WEDNESDAY, April 26, 2017 (HealthDay News) — Molecular autopsy for electrical disorder and cardiomyopathy genes identifies a modest but realistic yield in sudden arrhythmic death syndrome (SADS), according to a study published online April 24 in the Journal of the American College of Cardiology.
Najim Lahrouchi, M.D., from the Academic Medical Center in Amsterdam, and colleagues evaluated 302 expertly validated SADS cases with suitable DNA (median age, 24 years; 65 percent males) who underwent next-generation sequencing using an extended panel of 77 primary electrical disorder and cardiomyopathy genes. American College of Medical Genetics (ACMG) consensus guidelines were used to classify variants as pathogenic and likely pathogenic.
The researchers identified a clinically actionable pathogenic or likely pathogenic variant in 13 percent of cases. Catecholaminergic polymorphic ventricular tachycardia and long QT syndrome (6 percent and 4 percent, respectively) were the main etiologies identified. Rare predicted deleterious variants in RYR2 were also identified (p = 5 x 10-5). Clinical evaluation in surviving families combined with molecular autopsy increased diagnostic yield from 26 percent to 39 percent.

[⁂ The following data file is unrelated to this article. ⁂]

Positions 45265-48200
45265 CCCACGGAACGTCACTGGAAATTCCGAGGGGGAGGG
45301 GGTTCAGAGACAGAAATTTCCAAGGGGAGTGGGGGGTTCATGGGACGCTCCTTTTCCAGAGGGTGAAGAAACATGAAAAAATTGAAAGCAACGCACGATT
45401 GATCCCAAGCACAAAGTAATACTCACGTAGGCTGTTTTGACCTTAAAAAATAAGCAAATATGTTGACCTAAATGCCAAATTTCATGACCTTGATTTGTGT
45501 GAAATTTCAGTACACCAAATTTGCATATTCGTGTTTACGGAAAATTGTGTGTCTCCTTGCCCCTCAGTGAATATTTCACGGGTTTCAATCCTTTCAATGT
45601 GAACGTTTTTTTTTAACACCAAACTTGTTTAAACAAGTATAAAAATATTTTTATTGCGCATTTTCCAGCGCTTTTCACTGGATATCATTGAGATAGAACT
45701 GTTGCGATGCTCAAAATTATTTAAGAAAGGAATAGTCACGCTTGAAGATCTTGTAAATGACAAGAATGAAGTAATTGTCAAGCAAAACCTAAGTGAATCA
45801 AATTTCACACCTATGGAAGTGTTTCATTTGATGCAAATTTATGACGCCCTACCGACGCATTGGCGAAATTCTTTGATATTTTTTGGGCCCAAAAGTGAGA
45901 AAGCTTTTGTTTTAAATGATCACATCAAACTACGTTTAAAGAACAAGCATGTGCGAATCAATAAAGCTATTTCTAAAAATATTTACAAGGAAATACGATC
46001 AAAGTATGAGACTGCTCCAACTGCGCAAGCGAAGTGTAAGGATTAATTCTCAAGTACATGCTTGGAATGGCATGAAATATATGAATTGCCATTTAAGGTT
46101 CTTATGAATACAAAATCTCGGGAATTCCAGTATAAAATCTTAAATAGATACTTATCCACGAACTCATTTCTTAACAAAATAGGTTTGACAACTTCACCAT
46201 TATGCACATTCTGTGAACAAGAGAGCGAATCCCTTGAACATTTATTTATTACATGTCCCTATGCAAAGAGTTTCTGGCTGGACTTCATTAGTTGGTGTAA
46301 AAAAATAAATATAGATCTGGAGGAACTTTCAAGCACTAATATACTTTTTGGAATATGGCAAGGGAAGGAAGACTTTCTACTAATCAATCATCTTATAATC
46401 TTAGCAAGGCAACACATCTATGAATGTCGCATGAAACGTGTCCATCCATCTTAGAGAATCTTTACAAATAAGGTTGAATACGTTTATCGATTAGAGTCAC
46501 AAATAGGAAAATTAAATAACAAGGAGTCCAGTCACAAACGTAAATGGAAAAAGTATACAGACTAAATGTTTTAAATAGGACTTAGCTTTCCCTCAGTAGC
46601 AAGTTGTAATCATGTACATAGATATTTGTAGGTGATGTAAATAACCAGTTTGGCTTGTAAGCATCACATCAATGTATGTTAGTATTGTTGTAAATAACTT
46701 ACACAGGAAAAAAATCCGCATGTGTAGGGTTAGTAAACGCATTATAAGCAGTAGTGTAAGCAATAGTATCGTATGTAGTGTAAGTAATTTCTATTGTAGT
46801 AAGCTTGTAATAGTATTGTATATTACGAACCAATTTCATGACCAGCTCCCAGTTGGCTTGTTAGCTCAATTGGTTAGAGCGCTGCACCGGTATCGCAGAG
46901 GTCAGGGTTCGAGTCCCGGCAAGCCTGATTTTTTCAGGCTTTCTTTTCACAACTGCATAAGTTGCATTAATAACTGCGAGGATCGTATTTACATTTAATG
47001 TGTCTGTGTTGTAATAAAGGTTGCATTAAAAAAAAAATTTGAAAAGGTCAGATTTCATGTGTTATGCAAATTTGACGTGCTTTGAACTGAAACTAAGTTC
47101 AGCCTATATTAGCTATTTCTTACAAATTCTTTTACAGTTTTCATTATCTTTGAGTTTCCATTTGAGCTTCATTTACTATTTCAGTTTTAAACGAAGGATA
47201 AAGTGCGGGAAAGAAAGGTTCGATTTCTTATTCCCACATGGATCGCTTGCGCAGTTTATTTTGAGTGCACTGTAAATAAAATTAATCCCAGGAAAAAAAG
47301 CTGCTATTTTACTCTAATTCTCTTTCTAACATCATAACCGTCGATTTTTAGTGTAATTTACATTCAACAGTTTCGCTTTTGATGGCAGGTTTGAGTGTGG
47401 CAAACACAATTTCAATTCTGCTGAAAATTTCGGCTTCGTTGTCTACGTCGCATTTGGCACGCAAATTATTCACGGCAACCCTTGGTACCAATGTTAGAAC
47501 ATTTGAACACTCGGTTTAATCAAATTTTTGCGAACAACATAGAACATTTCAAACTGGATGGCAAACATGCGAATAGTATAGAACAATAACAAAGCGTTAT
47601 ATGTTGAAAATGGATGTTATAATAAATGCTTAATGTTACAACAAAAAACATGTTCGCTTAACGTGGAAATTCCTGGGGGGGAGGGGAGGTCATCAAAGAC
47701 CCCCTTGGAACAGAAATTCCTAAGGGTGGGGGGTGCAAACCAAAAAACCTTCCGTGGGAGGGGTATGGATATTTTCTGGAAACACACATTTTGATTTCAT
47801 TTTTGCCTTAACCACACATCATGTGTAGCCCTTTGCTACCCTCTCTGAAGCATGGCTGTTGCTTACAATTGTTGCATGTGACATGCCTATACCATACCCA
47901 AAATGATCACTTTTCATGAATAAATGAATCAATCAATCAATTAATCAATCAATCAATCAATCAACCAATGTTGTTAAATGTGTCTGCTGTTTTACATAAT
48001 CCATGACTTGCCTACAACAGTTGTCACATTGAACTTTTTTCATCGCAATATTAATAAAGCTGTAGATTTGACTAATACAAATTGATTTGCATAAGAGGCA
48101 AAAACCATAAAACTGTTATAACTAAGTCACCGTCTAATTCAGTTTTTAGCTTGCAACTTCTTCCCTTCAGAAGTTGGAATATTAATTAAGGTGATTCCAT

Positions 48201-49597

“Our data highlighted the predominant role of catecholaminergic polymorphic ventricular tachycardia and long QT syndrome, especially the RYR2 gene, as well as the minimal yield from other genes,” write the authors.
Several authors report financial ties to the medical device industry.
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